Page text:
The top 7 foods to buy organic – and why.

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Organic food is expensive – I get it. I can’t afford to buy my groceries at Whole Foods either, so I learned to pick and choose those items that matter the most to my health and those that my family consumes the most of. We didn’t change things overnight. What you find in our fridge and pantry now has been a process over the past 4 or 5 years and will likely keep changing. So don’t get overwhelmed – start at your own pace. I started by buying organic milk and eggs, followed by organic fruits and vegetables, and just recently we switched to organic cereal. It’s not cheap, but I know that I’m eating for my body’s health and not just to curb hunger.

I want my food to provide me with long term health benefits, not long term illness.

Don’t try to do everything at once, but start by choosing those items that can cause the biggest harm to your health, your children’s health and that of our planet. One step in the right direction is better than doing nothing at all.

Here’s a list of items that have the biggest impact (and why):

1. The “Dirty Dozen” list of fruits and vegetables

The produce on this list are the 12 most contaminated produce items, ranked by the amount of detectable pesticide residue. It’s continuously updated by the EWG (Environmental Working Group). By choosing the organic version of at least these 12 (or more), you can significantly lower your exposure to toxins and free radicals. There is also a list called the “Clean 15” which consists of those fruits and veggies with the least amount of pesticides. To save your money and sanity, you can buy those conventional. Know how to recognize organic vs conventional vs GMO produce? It’s all in the numbers on the little stickers:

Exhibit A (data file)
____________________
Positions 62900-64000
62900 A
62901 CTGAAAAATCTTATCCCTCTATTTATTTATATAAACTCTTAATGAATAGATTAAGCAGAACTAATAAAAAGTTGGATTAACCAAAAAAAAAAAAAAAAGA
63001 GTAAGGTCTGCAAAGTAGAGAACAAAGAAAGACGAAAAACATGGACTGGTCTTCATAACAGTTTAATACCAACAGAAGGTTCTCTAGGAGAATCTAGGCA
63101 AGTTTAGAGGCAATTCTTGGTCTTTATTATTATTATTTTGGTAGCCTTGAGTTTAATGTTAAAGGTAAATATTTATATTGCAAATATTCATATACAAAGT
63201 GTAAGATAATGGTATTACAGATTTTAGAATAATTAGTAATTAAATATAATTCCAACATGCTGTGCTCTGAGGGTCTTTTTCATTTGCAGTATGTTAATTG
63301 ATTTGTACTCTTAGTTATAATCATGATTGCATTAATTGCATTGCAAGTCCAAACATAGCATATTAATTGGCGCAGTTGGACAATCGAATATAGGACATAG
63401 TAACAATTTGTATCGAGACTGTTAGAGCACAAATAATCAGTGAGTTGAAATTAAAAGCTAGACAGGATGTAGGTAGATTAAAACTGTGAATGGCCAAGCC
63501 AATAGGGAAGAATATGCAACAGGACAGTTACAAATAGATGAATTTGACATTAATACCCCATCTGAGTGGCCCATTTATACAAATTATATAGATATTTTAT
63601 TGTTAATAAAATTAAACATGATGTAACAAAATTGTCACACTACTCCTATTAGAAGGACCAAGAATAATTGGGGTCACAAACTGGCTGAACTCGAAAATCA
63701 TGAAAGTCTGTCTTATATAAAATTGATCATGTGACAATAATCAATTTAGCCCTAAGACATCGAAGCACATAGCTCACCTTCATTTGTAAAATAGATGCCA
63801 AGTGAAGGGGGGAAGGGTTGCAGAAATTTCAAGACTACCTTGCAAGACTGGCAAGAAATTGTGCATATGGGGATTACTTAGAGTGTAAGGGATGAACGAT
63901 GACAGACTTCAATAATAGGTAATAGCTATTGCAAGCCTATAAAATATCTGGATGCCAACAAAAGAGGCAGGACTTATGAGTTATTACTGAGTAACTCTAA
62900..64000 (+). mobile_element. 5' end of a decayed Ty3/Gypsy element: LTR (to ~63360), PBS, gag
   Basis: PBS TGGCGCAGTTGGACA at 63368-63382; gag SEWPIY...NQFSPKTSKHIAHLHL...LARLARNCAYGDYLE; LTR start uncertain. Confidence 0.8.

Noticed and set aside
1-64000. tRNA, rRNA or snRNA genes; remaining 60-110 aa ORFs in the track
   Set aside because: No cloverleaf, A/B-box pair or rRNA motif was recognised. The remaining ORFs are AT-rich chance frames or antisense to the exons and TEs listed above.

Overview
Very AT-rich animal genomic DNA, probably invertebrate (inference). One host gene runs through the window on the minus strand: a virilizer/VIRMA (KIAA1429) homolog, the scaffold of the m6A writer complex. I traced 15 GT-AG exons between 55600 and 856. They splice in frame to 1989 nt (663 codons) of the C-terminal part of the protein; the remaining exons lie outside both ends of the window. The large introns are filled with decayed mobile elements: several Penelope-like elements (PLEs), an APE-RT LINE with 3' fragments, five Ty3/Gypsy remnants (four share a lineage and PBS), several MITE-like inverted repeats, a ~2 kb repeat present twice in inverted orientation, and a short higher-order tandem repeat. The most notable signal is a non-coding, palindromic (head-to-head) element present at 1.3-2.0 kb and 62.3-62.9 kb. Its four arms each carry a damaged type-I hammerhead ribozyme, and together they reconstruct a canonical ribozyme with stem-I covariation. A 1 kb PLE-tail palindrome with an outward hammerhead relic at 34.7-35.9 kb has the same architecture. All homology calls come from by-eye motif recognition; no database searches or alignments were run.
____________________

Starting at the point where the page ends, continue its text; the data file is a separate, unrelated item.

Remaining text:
GMO produce codes

2. Milk, yogurt, and cheese

Conventional dairy cows are crammed in small spaces, injected with growth hormones to bring their milk production to unnaturally high amounts, fed a diet of GMO grains (soy/corn), and given tons of antibiotics to keep them from getting sick of living their short lives this way. They never roam on any green pastures. The milk from these cows often contains residues of puss from their infected udders, antibiotic residues, growth hormone residues, and pesticide residues from their GMO grain diet. The bovine growth hormone (rBGH) has been shown to cause breast cancer (source). If you can’t afford organic dairy, make sure to at least look for products that are labeled rBGH-FREE.

3. Eggs

I buy organic eggs because of the GMO feed that the conventional layer hens get. A better choice would be organic, pastured eggs because those come from chickens that can actually roam freely. The term “free range” and “natural” doesn’t mean squat. Free range simply means that the chickens have some time to spend outside. There are no standards on how much time or how much space is given for that “outdoor time” and most likely it’s not a beautiful pasture, but more like a prison courtyard. The better the chicken’s diet and living environment, the more nutritious the eggs will be. Happy chickens lay happy eggs :)

4. Breakfast Cereal